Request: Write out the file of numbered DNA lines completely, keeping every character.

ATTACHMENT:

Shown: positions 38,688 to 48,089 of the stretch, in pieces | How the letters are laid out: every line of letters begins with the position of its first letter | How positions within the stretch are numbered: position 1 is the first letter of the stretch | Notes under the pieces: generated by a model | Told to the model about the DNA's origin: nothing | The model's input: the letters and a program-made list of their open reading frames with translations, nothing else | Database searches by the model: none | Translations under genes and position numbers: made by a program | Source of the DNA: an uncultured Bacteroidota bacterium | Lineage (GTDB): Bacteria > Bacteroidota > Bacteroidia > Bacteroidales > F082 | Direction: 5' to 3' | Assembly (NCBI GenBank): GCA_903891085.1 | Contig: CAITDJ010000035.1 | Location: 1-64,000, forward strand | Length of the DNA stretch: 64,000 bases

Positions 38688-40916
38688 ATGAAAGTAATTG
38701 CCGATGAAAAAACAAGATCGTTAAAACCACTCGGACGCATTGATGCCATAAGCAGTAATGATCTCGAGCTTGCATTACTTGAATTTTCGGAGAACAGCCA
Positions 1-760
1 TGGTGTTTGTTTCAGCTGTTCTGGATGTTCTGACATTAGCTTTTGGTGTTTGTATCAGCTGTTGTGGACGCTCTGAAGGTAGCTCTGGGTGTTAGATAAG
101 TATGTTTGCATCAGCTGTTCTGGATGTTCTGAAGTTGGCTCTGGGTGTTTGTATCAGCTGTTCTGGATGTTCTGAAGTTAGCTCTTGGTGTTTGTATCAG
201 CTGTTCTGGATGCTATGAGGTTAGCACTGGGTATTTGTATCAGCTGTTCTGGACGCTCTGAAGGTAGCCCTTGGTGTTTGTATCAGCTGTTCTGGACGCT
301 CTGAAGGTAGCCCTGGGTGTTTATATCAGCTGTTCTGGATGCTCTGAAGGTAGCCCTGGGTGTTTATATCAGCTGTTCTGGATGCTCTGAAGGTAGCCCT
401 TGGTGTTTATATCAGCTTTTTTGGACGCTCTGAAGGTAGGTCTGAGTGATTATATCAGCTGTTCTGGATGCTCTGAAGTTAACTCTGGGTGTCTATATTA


Shown: positions 38,688 to 48,089 of the stretch, in pieces | How the letters are laid out: every line of letters begins with the position of its first letter | How positions within the stretch are numbered: position 1 is the first letter of the stretch | Notes under the pieces: generated by a model | Told to the model about the DNA's origin: nothing | The model's input: the letters and a program-made list of their open reading frames with translations, nothing else | Database searches by the model: none | Translations under genes and position numbers: made by a program | Source of the DNA: an uncultured Bacteroidota bacterium | Lineage (GTDB): Bacteria > Bacteroidota > Bacteroidia > Bacteroidales > F082 | Direction: 5' to 3' | Assembly (NCBI GenBank): GCA_903891085.1 | Contig: CAITDJ010000035.1 | Location: 1-64,000, forward strand | Length of the DNA stretch: 64,000 bases

Positions 38688-40916
38688 ATGAAAGTAATTG
38701 CCGATGAAAAAACAAGATCGTTAAAACCACTCGGACGCATTGATGCCATAAGCAGTAATGATCTCGAGCTTGCATTACTTGAATTTTCGGAGAACAGCCA
Positions 1-760
1 TGGTGTTTGTTTCAGCTGTTCTGGATGTTCTGACATTAGCTTTTGGTGTTTGTATCAGCTGTTGTGGACGCTCTGAAGGTAGCTCTGGGTGTTAGATAAG
101 TATGTTTGCATCAGCTGTTCTGGATGTTCTGAAGTTGGCTCTGGGTGTTTGTATCAGCTGTTCTGGATGTTCTGAAGTTAGCTCTTGGTGTTTGTATCAG
201 CTGTTCTGGATGCTATGAGGTTAGCACTGGGTATTTGTATCAGCTGTTCTGGACGCTCTGAAGGTAGCCCTTGGTGTTTGTATCAGCTGTTCTGGACGCT
301 CTGAAGGTAGCCCTGGGTGTTTATATCAGCTGTTCTGGATGCTCTGAAGGTAGCCCTGGGTGTTTATATCAGCTGTTCTGGATGCTCTGAAGGTAGCCCT
401 TGGTGTTTATATCAGCTTTTTTGGACGCTCTGAAGGTAGGTCTGAGTGATTATATCAGCTGTTCTGGATGCTCTGAAGTTAACTCTGGGTGTCTATATTA